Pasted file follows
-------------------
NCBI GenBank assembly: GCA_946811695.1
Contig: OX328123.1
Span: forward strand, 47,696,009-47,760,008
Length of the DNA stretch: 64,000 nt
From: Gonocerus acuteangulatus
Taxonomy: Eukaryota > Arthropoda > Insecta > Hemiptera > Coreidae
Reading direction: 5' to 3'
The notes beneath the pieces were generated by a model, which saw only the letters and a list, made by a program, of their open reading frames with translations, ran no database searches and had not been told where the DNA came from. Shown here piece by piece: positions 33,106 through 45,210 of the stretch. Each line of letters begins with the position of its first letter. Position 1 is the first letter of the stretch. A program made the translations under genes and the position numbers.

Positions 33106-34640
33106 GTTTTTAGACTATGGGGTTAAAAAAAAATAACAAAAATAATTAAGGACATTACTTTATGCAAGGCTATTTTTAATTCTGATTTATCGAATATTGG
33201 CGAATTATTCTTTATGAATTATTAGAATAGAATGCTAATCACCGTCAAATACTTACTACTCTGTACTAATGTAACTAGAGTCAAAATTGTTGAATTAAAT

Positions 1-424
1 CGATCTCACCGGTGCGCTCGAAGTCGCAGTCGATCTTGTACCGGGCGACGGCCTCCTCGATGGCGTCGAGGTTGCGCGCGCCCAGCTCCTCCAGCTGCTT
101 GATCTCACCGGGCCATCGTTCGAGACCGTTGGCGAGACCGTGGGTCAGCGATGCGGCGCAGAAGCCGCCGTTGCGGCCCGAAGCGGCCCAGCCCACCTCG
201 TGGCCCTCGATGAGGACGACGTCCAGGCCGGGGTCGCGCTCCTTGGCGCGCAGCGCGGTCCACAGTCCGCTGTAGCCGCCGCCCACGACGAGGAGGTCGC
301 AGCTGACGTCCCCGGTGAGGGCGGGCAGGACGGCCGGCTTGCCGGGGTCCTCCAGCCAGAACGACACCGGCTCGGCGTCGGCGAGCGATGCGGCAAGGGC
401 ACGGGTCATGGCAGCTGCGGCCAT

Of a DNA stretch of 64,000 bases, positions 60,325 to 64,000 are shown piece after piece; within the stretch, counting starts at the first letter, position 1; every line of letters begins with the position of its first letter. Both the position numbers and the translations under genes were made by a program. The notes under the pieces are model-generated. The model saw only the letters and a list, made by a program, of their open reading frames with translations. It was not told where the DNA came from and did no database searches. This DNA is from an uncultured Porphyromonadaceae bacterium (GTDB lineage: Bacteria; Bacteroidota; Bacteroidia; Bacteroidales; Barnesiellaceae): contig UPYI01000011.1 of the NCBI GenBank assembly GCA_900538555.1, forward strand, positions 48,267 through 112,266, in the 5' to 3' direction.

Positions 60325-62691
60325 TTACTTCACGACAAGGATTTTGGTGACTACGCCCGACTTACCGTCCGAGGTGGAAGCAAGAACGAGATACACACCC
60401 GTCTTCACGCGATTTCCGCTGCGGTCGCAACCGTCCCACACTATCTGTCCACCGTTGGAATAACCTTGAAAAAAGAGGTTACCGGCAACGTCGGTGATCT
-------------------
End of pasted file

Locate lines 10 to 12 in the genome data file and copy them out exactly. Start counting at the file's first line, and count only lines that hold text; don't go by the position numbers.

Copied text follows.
33106 GTTTTTAGACTATGGGGTTAAAAAAAAATAACAAAAATAATTAAGGACATTACTTTATGCAAGGCTATTTTTAATTCTGATTTATCGAATATTGG
33201 CGAATTATTCTTTATGAATTATTAGAATAGAATGCTAATCACCGTCAAATACTTACTACTCTGTACTAATGTAACTAGAGTCAAAATTGTTGAATTAAAT

Positions 1-424